I have numerous 300s , 330s , 440s , 410s , 410A s , at one time there was a tea chest full of Mitchell reels and spools but over the years many have been given away.
The odd time I use them is if I have a day out with the wicker basket on a local lake.
I do sometimes use a pair of 306's when carp fishing but also use 900s (American and Canadian imports) which I prefer.
Leazes 8-8-2018 008.JPG
 

Chris Guy

Senior Member
I have a pair of 300's I use regularly, they are easily up to any Barbel you are likley to hook, if you are thinking about a first "go" they may seem a little strange at forst, as the bail arm moves anti clockwise as opposed to clockwise like more modern reels do . As has already been said , the clutch is fine after a bit of "fettling" . The line lay can be a bit suspect at times, but not enough to worry me.

Here you go....View attachment 12830

David
So do you backwind or rely n the clutch with the anti-reverse engaged?
 

David Craine

Senior Member
So do you backwind or rely n the clutch with the anti-reverse engaged?
Always use the clutch Chris,, with the anti reverse engaged .I just cannot get on with backwinding at all, the clutch if fettled correctly is as smooth as any other modern reels clutch, it does exactly what it is supposed to do if correctly set. I have never ever lost a fish because the clutch did not work correctly, its all about servicing your reels and making sure they work as designed to.

To me, backwinding is a bit like waving your hands out of the window of a car to show you are turning right or left, because you dont trust the indicators to work.

But if it is what you are used to and it works for you, no problem that I can see.

David.
 

Stephen Goderski

Senior Member
OMG - I used to own the very same rod pod (it was one of the first available from memory), the optonics (with the carp ears too) and use monkey climbers for my carping - that must have been 35 years ago which is making me feel older than I want to feel...
 

Clive Kenyon

Senior Member
OMG - I used to own the very same rod pod (it was one of the first available from memory), the optonics (with the carp ears too) and use monkey climbers for my carping - that must have been 35 years ago which is making me feel older than I want to feel...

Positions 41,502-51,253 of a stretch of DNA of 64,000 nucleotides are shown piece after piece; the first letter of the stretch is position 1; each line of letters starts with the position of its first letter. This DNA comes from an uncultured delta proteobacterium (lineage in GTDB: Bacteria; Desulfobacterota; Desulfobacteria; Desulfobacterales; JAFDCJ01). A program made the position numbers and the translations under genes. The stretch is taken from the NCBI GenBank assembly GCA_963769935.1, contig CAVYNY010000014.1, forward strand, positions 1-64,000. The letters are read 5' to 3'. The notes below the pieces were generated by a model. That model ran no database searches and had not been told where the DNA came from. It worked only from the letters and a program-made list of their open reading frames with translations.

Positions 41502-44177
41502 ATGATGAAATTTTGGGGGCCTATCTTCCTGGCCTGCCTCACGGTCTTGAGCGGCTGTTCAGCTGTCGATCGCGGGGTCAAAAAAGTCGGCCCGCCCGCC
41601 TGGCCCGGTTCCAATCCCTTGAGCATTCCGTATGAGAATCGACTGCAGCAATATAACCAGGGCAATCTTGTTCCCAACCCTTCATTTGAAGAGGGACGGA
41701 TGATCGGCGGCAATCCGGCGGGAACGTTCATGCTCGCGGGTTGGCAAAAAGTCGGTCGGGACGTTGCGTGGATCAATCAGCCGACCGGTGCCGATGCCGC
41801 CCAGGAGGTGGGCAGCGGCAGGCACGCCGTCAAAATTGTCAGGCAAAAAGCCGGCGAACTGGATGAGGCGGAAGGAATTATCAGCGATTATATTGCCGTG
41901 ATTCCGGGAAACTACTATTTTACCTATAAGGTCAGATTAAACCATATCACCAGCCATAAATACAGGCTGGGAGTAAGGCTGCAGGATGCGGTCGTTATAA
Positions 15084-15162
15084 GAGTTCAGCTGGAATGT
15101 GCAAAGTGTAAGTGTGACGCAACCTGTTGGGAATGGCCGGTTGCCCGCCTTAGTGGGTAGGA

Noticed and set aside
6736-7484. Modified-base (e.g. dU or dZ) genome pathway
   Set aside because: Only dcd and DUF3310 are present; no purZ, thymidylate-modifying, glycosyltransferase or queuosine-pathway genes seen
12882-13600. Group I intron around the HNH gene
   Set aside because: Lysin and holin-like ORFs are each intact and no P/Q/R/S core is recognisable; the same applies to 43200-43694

If it makes you feel any better; I still use Delkins, one with carp ears.
 

Chris Guy

Senior Member
Always use the clutch Chris,, with the anti reverse engaged .I just cannot get on with backwinding at all, the clutch if fettled correctly is as smooth as any other modern reels clutch, it does exactly what it is supposed to do if correctly set. I have never ever lost a fish because the clutch did not work correctly, its all about servicing your reels and making sure they work as designed to.

Well I have three 301's, one 411 and one Match, all bought new. These reels I used wholesale from my first 301 which I bought in 1971/2. I never trusted the clutches I'm sad to say, they were never reliably smooth, always a little stuttery. Thus I became an expert at back winding.
I bought my first Shimano, a 3000 GTM, about 25 years ago, and I must say, the drag system was a revelation, especially with the fighting drag.
Luckily I invested in two more of these, one of which is a Stradic before the prices for the Japanese models went through the roof.
I admire your skill using the 300's, well done that man. I may still drag one of my 301's out of the cupboard... After all, all my Mitchells were serviced by Mitchell down in Southampton before they were mothballed.
 

Clive Kenyon

Senior Member
I understand that he has closed his ebay shop because of the excessive fees. I know where to get hold of him if anyone needs his services.
 

Kevin Speight

Senior Member
I’ve inherited about a dozen 300’s and similar Mitchells from my old man. He/we used to use them spinning Scottish estuaries for Sea Trout and Bass, severely abusing them in the process with sea water and sand ingress. After each Scottish holiday, we’d open them up, de-grease and re-grease them and they’d just go on and on and on. I confess to rarely using them now, but I feel a bit queasy at the thought of letting any of them go.